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In-Situ Dating on Mars Using the ID-Kard Technique
In-Situ Dating on Mars Using the ID-Kard Technique

Date: Tuesday, June 3, 2014
Time: 4:00pm
Location: 125 Steele, Caltech
Speaker: Julia Ann Cartwright

KNI / MDL Seminar

Measuring absolute ages of rocks outcropping on the Martian surface is crucial for understanding the planet’s formation and evolution. Unlike the lunar surface, which has been dated using a combination of absolute dating of returned samples and crater counting techniques, the Martian surface lacks multiple age markers: we have no returned samples, and only a single in-situ age determination that was recently obtained by the Curiosity rover. Prior to this measurement, we have relied on crater counting techniques and a Mars/moon cratering ratio, which leads to significant uncertainties in absolute age estimates.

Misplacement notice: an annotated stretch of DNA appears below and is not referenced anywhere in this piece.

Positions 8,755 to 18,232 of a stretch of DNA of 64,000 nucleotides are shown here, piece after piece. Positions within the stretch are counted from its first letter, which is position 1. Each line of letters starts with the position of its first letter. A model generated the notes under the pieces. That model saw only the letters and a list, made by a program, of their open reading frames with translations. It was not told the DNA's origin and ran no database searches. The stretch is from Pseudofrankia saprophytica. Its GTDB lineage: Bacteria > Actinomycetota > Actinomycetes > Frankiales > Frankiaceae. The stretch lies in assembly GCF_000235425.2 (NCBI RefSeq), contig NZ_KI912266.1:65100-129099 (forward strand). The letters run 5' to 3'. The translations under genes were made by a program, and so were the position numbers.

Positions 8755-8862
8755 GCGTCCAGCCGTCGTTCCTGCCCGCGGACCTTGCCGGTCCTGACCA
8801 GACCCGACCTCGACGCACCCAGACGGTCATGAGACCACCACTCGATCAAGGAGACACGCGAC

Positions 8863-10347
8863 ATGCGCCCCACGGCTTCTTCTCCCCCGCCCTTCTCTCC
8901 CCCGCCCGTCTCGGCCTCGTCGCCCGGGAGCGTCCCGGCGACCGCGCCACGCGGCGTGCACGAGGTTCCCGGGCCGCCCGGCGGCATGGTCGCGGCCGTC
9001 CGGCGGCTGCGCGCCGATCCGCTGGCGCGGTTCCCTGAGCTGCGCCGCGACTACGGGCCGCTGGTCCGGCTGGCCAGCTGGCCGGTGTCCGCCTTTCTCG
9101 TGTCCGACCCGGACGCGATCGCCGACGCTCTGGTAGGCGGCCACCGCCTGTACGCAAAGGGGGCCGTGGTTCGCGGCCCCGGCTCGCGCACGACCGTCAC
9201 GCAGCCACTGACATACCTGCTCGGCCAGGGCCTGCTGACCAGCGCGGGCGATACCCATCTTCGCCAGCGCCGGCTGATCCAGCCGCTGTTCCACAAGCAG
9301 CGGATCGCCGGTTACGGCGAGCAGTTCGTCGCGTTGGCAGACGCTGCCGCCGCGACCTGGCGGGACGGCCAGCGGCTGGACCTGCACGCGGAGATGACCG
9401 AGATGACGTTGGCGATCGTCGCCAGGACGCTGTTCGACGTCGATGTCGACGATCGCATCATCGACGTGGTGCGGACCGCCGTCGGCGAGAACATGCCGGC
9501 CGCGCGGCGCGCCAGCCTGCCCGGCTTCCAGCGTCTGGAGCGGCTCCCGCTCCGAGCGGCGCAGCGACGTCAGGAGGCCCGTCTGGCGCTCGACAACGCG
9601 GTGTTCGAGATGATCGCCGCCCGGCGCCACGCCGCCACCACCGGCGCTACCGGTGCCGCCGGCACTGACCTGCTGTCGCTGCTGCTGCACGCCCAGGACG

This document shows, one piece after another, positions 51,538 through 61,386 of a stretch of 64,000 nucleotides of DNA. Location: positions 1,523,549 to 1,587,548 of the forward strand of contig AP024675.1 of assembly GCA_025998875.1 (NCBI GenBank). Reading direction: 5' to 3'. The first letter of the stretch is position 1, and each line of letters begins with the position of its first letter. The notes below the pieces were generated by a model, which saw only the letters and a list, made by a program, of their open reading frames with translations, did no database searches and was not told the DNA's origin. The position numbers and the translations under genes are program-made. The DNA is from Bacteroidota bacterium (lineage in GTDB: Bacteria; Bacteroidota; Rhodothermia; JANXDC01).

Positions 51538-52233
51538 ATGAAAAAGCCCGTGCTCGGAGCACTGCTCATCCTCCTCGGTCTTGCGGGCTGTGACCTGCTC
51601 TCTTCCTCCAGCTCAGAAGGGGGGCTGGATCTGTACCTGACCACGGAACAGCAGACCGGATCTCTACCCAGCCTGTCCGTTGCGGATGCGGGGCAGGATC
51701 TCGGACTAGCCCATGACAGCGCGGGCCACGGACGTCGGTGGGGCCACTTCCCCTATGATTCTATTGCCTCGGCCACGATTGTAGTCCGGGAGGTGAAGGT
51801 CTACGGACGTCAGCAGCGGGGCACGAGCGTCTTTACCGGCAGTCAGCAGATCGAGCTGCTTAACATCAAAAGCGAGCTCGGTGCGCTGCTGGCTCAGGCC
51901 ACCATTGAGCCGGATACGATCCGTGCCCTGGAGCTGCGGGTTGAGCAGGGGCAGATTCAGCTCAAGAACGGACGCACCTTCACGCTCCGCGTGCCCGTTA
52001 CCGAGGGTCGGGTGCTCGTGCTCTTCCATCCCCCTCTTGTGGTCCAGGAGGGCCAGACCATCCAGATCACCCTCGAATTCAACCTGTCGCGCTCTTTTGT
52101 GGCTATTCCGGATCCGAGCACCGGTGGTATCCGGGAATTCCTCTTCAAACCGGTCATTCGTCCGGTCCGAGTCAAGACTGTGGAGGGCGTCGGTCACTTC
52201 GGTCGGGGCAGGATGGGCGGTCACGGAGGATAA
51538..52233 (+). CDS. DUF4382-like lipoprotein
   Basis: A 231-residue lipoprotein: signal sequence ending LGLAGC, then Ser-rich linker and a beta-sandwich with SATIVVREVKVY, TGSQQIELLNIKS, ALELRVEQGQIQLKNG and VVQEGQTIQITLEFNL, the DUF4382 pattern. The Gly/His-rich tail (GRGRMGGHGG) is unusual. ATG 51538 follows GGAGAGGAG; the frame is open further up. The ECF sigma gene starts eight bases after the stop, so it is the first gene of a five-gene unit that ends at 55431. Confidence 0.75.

In this seminar, I will describe our novel technique – ID-KArD (Isotope Dilution K-Ar Dating) – intended for in-situ age dating of geological units on Mars. ID-KArD resolves two challenges that have previously hindered in-situ age dating on other planetary bodies: 1) High fusion temperatures are avoided with the use of a lithium-borate flux; and more importantly 2) Sample mass measurement is not required, due to the addition of an isotope dilution doubly-spiked glass. As the glass has a known 39Ar/41K ratio, the need for concentration measurements is removed, and only isotope ratios are required for a K-Ar age determination. This research is still ongoing and proof-of-concept, and includes the design and construction of a unique instrument at Caltech capable of K-Ar dating using ID-KArD. Overall, ID-KArD has the potential to address Mars chronology inaccuracies, and has been incorporated into a mission proposal for consideration on the Mars 2020 rover.

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